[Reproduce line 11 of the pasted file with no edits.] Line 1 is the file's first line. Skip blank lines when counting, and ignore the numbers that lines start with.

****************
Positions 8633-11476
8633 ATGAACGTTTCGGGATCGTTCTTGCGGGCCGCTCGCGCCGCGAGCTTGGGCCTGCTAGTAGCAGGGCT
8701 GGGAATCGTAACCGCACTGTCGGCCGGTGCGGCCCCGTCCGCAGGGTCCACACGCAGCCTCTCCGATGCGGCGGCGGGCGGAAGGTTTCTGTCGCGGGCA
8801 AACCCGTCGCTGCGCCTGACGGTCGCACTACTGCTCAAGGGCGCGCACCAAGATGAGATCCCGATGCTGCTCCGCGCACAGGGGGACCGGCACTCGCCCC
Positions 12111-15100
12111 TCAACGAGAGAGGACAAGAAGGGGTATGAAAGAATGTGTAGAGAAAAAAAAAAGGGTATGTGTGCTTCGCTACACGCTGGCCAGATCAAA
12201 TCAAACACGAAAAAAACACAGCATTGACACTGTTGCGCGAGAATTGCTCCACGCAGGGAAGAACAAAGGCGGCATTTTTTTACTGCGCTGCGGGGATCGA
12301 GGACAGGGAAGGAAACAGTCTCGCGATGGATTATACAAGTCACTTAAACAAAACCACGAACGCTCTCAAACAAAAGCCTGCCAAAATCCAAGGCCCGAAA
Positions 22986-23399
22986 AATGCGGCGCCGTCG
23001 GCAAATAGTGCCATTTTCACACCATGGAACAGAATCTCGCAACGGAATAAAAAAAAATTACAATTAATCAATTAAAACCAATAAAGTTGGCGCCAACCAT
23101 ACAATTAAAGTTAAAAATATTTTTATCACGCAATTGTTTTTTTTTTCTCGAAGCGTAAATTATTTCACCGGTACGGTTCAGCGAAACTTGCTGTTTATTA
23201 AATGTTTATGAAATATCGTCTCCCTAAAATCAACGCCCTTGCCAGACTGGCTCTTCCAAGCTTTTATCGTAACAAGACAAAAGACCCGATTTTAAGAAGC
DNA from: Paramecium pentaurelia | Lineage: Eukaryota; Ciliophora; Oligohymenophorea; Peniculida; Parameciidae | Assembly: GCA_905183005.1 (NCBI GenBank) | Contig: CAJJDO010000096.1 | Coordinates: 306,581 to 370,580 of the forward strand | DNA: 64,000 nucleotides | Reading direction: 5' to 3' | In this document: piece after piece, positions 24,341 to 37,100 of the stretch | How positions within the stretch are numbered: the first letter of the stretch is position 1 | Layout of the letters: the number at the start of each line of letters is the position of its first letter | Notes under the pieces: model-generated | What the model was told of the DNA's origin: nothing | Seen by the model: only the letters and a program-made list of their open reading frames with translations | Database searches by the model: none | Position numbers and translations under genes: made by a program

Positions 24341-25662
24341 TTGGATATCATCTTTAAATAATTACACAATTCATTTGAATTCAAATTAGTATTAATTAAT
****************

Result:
23001 GCAAATAGTGCCATTTTCACACCATGGAACAGAATCTCGCAACGGAATAAAAAAAAATTACAATTAATCAATTAAAACCAATAAAGTTGGCGCCAACCAT